Any way, back to the field trip. We heard from women who were never able to walk, some who got sick and lost their ability in late childhood, one got bit by a snake and was paralyzed. We asked them about what their lives look like day-to-day, and their challenges. All of them had kids. We heard of the injustices they faced, from getting charged more to be taken places by boda drivers to all (except 1) of them agreeing that their childrens fathers fled before the kids were born because of embarrassment of their disabilities.


My main goal of this day was to humanize the people we see around town who have disabilities. I wanted our students to be able to see beyond the exterior and know that each person has a story.


Sarah has done an amazing job creating a safe place for the women to gather. She has also taught them all how to make a living and save a little money, both of which are difficult things to do here. She is changing lives, restoring pride, and it was an honor to learn from everyone.


Also note, we received another teacher from America- Laura Marty- who is also the best. So thankful for our teachers!




Field Trip #5: Local Basket Weaving


Coronavirus hit people hard here. People without any margin in their lives then had support systems who also lost their margin. We often get people coming to our front door asking for help. We don't like to hand out money, so we are always looking for ways to keep people's dignity intact in their time of need. We are certainly not perfect, and it is our biggest challenge here: what to do at our front door. We have answered our door exhausted, annoyed, frustrated, at the end of our ropes. We have answered generously, calm, open-hearted too.


We had a woman showing up to our house although she never asked for money. Grace always had some sort of craft she had made and was asking for us to buy. Or she would arrive with a box of lemons for sale. This woman is creative and looking for ways to support herself and her family.


I asked her if she would teach our students how to make the local baskets and she said YES!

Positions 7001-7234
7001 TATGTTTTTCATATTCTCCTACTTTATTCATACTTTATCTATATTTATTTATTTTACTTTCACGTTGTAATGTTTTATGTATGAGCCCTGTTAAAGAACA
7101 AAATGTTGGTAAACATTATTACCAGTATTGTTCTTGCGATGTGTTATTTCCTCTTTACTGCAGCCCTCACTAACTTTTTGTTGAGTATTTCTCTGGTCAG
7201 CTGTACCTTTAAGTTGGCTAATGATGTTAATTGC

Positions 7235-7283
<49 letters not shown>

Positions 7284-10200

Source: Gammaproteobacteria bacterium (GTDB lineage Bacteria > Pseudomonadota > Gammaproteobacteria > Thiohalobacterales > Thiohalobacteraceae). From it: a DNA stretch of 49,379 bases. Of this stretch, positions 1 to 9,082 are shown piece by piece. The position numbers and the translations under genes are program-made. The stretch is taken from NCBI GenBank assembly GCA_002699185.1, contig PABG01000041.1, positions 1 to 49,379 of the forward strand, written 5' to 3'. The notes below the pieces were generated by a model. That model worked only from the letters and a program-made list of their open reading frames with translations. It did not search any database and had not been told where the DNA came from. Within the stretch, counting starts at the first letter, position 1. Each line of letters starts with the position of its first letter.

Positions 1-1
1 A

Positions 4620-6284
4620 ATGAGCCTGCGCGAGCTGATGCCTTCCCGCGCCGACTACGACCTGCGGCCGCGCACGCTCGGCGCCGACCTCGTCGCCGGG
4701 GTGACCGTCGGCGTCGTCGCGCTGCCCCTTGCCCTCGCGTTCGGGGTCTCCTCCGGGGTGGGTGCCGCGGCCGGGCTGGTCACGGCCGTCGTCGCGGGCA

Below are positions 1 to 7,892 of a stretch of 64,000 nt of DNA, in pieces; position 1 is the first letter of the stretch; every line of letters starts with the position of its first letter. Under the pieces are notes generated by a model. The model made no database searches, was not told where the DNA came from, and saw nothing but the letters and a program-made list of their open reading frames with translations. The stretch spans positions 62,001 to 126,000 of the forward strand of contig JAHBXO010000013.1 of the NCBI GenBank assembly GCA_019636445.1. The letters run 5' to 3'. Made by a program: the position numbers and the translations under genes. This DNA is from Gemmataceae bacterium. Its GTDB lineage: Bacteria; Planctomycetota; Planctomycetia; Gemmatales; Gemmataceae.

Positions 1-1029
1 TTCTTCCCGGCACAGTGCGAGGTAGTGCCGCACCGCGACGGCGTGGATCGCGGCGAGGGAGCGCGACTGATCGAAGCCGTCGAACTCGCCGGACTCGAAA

We went to her house and she explained the entire process, from picking the banana leaves, drying them, stripping them to constructing them into the beginnings of a basket.


This field trip was harder to plan because all our kids went up a grade and the span of ages and maturity levels was vast. I didn't want the little kids to struggle too much with construction of baskets and be frustrated and give up, while I didn't want the older kids to be bored. I think this was a good activity and we had enough helping hands.


*Note: I would come down with my first symptoms of Covid that evening. Thankful we took precautions and did this outside with masks (not perfectly), and no one on our team or whom we visited got sick, including Grace (who said she fasted for 3 days when she found out and begged God to keep her well).


Then we stopped by a seamstress to pick up the kids RMS Adventure club sashes (I had given them out to the students at Christmas, but we had new students who needed them). Notice them in their green sashes, which are meant to have patches sewed on after each field trip, but we've sorta fallen off the wagon on that one. It'll happen.


We ended the day down at the river, seems to be the kids favorite way to spend their time, exploring, digging up clay down there, swimming, building forts.



Field Trip #6

Part I: Pottery Women


I had all the students and our friend Joshua jump in our car and we drove out to visit a village about 10 minutes away from our house. Our main goal for this field trip was to learn how to make a clay pot. But first, I wanted the kids to see where Amina and Adihjah, our pottery teachers, lived.


When we arrived were greeted by their community and shown around. Below you will see pictures of some of what we learned about.